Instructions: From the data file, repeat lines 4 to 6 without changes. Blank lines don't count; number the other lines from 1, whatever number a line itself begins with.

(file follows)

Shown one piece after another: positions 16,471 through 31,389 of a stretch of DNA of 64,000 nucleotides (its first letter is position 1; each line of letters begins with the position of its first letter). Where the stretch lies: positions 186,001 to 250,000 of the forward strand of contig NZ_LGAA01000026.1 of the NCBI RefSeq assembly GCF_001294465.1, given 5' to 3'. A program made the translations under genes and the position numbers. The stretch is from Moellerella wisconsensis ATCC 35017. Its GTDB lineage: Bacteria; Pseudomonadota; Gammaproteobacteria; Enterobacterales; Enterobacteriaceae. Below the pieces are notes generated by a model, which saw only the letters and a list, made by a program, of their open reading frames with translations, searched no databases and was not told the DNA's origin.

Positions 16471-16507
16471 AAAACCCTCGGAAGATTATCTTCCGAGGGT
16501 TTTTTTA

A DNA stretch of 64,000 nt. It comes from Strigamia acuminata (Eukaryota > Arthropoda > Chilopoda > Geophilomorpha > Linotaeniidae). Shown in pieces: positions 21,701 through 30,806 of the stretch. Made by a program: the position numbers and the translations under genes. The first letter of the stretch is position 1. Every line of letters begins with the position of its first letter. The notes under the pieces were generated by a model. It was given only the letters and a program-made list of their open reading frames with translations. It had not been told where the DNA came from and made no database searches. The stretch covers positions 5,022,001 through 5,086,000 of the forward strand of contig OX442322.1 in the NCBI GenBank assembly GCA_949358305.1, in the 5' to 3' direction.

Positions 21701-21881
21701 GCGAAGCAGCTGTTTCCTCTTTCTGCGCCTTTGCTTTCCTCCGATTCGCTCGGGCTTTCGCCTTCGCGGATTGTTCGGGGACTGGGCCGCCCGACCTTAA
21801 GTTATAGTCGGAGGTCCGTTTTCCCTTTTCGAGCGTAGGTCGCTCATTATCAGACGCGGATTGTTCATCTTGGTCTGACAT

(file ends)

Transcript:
16501 TTTTTTA

A DNA stretch of 64,000 nt. It comes from Strigamia acuminata (Eukaryota > Arthropoda > Chilopoda > Geophilomorpha > Linotaeniidae). Shown in pieces: positions 21,701 through 30,806 of the stretch. Made by a program: the position numbers and the translations under genes. The first letter of the stretch is position 1. Every line of letters begins with the position of its first letter. The notes under the pieces were generated by a model. It was given only the letters and a program-made list of their open reading frames with translations. It had not been told where the DNA came from and made no database searches. The stretch covers positions 5,022,001 through 5,086,000 of the forward strand of contig OX442322.1 in the NCBI GenBank assembly GCA_949358305.1, in the 5' to 3' direction.

Positions 21701-21881